Today I am challenging myself to write about Panda, the world’s least interesting cat. It’s difficult to put into words what it is that makes Panda so supremely uninteresting. He is neither smart nor stupid, neither affectionate nor standoffish, neither happy nor cranky, neither serious nor funny.
His mother and his siblings sparkle with personality and charm, and then there is Panda, staring around rather blankly. They are such personable cats: when you look into their eyes, you feel connected to them, in relationship, like you know them and they know you. Even though I’ve lived with Panda for nearly three years, he is a stranger to me.
Perhaps it’s a failing on my part, but I am not sure there is much there to get to know. He is a handsome cat, but it’s hard to think of one cute or amusing thing he has ever done. Okay, there is one cute thing he does, though it’s also kind of annoying. A few times a week, he carries a stuffed toy around in his mouth and meows loudly, repeatedly, frantically through the toy. The other cats, by contrast, do dozens of cute and amusing things every day that are not the least bit annoying. Panda never quite seems to be enjoying himself, even though he also never quite seems to be not enjoying himself.
One. He still flinches nearly every time he’s touched. He is affectionate enough. He sleeps in the crook of my husband’s arm every night, likes to be picked up and held and pet by my husband a couple of times a day. Oddly, Panda was the first in his family that I touched: he allowed me to pet him when he was still fully feral living outdoors. And he was the only one of the little family I could simply pick up and carry inside when it came time to rescue them. It seemed to bode well for his future as a loving housecat. But even when he sees the hand coming towards him to pet him–and we try to always let him know that we’re about to pet him so that he won’t flinch–he never seems quite ready for it.
Two. He had one bright and shining moment as a kitten, a moment of true heroism. Poor Chipotle took three days to catch, so while his siblings and mama were safely inside, he was pitifully alone outdoors. When I finally caught him and brought him into the room with his family, they all scattered and hid. Chipotle dashed under a shelf on the other side of the room and cried loudly. I thought his mama would come to find this kitten who had been missing for days. But nope, she stayed hidden behind a chair. Instead, it was Panda who scrambled out, dashed across the room under the bookshelf, and herded his screaming little bro back across the room to mama cat.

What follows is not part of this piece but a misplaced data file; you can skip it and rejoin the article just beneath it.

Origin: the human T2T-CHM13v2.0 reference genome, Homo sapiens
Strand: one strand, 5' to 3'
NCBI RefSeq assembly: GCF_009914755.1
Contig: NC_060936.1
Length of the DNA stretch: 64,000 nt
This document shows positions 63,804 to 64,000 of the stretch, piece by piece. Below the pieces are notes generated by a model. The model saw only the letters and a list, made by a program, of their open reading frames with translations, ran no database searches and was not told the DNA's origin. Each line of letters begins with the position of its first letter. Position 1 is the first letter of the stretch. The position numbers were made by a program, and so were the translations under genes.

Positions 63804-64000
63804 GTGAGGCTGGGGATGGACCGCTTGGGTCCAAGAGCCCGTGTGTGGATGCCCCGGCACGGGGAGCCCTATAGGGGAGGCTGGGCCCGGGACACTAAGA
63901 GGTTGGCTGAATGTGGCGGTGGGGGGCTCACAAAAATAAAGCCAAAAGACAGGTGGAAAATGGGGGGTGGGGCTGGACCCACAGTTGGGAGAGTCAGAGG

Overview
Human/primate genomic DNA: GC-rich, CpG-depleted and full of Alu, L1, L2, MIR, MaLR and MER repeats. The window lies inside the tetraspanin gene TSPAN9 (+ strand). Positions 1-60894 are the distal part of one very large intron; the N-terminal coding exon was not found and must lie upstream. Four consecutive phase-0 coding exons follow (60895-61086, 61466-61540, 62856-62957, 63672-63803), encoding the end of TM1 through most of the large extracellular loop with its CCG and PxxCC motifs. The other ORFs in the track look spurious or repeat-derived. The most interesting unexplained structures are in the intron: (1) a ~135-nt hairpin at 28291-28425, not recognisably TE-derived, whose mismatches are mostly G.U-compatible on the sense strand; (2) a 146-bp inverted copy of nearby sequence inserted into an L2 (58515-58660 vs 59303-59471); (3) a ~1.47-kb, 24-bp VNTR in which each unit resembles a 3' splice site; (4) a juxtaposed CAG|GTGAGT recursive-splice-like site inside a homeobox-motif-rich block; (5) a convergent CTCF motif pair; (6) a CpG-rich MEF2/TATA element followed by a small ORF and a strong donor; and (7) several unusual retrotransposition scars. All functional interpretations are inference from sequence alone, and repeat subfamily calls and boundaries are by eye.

Three. He is every cat’s BFF. I call him the passepartout, the master key that fits everywhere. He wrestles with everyone, snuggles with everyone, chases with everyone. Zorro does not like other cats at all, but he loves Panda. Even when Zorro is angry at Oliver or at life and takes his feelings out by swatting Panda, Panda never gets cross. And Panda was truly gentle and supportive with Abby as she gradually became more ill. He spent hours by her side, allowing her to use him as a pillow. Some nights, she literally crawled fully on top of him and fell asleep.
Four. He has never taken a bad photograph. I have hundreds of bad cat photos on my phone–bad light, out of focus, eyes closed, ears back, one eye closed, mid-yawn, back of head, etc. I don’t have one single bad photo of Panda. Not one. Even out of focus, he’s a handsome thing. And unlike his siblings, who are nearly unrecognizable in their kitten photos, Panda still looks exactly the same as he did as a kitten.
Five. He has one bad habit: he likes to roll in cat litter. At least once a day he pops up from the basement absolutely coated in grit and dust. But he has this magical fur that somehow self-cleans within minutes, and suddenly he’s this gorgeous glossy clean thing again.
Six. It probably tells you everything you need to know about Panda that I can only think of five things you should know about him.